the Purohita of the Asuras" vs. mark- "seizure", i.e. "eclipse (of sun); annihilation, death" =
Avestan (Young) mahrka- "death, destruction", (Old) marka- "and in ruin" (Mayrhofer
II, 323-24; Bartholomae 1904[1961], 1146).
6. There are the following primary verbs allowing to etymologize the present divine-names:
6.1. Hittite mark- "to divide, separate; distribute, apportion; cut up, butcher" (CHD 187f; cf.
Tischler 1990, 137-38). Puhvel (2004, 74-75) compares directly this verb with Latin merx
"trade, goods" and mentions the exclusive parallelism between Latin commercr "to trade,
buy up" vs. Hittite -kan mark-, the term used in the Hittite meat industry, where the meat was
undoubtedly the object of a trade too. And so in his intriguing etymology Puhvel has found a
bridge between Mercurius and his divine colleagues, the Roman trade tradition and the Hittite
butchery. Let us mention that the common Iranian designation of "god" as Avestan baa-, Old
Persian baga- is related to Old Indic bhga- "lord, dispenser" and all are derivateves of the
verb of the type Old Indic bhjati "divides, distributes".
6.2. Avestan mark- "to destruct, ruin, kill", Sogdian mrync "to destruct", mrc "death", Middle
Persian marg id. (Bartholomae 1904[1961], 1146; Mayrhofer II, 323-24).
Note: The Hittite divine-name Markuwaya- has been interpreted as "Dark gods" (so e.g.
Puhvel 2004, 77-78), although there is no proof for it, only an indirect indication in the
Luwian theonym Marwai-, but also its meaning is not unambiguously determined as "dark",
see the careful discussion in CHD 201. On the other hand, if this interpretation is correct, is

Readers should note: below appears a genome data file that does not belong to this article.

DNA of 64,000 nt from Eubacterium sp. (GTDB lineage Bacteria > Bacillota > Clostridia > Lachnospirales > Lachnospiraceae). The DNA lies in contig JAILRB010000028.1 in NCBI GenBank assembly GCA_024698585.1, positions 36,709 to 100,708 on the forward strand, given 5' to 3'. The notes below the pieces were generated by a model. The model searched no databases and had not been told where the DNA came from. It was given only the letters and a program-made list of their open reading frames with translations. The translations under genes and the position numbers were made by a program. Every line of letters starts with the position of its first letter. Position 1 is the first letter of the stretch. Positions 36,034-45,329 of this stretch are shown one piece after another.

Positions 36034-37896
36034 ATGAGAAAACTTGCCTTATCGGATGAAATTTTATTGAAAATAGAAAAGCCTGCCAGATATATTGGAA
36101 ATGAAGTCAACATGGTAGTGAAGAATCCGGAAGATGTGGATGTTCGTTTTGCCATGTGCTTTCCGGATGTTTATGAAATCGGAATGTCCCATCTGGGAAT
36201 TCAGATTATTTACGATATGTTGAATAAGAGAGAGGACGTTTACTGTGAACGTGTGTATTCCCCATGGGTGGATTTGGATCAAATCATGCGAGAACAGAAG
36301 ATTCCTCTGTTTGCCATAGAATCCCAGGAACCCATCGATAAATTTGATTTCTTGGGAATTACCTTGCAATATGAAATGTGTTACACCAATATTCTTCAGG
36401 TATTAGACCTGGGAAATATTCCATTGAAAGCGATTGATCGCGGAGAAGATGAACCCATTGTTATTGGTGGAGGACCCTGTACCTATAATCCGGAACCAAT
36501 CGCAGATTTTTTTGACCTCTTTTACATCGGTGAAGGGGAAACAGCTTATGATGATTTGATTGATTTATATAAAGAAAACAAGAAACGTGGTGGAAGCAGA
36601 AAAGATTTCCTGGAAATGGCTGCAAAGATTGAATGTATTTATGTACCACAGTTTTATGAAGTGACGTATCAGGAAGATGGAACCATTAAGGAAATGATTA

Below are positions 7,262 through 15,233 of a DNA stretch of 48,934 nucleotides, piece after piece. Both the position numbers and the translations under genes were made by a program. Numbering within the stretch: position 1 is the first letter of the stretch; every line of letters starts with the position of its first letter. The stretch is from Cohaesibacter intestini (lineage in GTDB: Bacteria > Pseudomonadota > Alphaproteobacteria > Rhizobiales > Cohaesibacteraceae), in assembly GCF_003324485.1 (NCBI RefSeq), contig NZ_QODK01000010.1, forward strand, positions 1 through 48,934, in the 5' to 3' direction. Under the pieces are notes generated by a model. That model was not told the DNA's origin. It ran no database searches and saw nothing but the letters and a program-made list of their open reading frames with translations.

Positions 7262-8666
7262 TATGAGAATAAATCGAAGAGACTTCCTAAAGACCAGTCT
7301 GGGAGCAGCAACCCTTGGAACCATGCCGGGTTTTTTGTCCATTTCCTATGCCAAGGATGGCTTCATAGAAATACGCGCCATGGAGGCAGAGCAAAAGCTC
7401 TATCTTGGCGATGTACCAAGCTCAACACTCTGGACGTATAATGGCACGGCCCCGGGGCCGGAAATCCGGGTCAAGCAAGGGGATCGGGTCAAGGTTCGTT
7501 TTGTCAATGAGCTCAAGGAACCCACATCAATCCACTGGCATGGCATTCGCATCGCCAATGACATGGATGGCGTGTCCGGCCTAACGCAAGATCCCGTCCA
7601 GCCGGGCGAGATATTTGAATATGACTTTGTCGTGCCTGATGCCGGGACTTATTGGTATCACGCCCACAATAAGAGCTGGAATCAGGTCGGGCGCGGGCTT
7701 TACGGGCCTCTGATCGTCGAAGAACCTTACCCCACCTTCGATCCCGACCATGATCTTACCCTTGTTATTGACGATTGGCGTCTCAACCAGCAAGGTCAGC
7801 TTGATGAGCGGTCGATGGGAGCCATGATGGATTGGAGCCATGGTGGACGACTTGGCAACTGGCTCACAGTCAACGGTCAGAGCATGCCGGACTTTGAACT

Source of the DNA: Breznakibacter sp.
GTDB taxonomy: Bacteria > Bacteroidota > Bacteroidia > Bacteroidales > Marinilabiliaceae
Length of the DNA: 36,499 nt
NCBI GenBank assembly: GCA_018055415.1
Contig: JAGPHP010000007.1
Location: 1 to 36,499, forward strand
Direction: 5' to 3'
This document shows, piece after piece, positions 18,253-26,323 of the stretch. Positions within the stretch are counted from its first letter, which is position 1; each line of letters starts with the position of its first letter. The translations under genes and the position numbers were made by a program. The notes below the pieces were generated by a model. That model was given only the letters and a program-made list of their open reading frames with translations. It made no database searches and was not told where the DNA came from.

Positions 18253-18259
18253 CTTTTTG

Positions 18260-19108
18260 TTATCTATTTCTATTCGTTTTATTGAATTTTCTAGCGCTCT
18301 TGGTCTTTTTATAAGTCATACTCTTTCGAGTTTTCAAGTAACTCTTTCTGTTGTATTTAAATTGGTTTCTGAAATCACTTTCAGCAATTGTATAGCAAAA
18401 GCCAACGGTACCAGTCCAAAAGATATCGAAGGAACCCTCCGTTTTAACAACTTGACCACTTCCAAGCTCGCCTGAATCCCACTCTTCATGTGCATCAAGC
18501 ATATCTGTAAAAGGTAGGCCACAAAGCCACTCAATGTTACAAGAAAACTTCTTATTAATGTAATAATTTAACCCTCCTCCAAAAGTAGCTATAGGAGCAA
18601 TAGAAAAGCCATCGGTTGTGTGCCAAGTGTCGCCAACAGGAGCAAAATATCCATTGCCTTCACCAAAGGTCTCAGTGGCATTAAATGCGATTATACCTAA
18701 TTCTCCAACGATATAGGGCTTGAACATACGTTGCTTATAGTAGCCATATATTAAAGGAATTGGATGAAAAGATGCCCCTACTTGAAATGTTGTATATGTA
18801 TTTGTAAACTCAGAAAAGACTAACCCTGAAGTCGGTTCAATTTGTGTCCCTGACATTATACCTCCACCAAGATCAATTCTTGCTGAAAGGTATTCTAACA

also compatible with descriptions of the deities connected with the Nether World. in this case
it is attractive to add Slavic *mork "darkness, cloud, storm", with such derivatives in *-- as
*morky, -ve id., *morkava id. etc. There are also some extensoins in the world of
supernatural beings here, e.g. Russian morka "phantom" or Slovenian mrakvi, mrkov
"personification of the evening wind which is dangerous to the weak and ill people, especially
children" (Trubaev, ESSJ 19, 230-36; arapatkov & Erhart, ESJS 500).

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This study was prepared in cooperation with the Centre for the Interdisciplinary Research of
Ancient Languages and Older Stages of Modern Languages (MSM 0021622435).

V lnku je analyzovno jmno mskho boha Merkura z hlediska vnitn etymologie i
vnjho srovnn, a to nejen mezi dobe znmmi theonymy italickmi, ale t v
pantheonech dalch indoevropskch vtv, jmenovit baltsk, anatolsk, mon indornsk.
Etymologie vech tchto forem dovoluje pijmout i tradin spojen mezi Merkurem a
latinskm slovem merx pro "obchod", ale jen jako dl vstup z obecnjho konceptu
zaloenho na rozdlovn.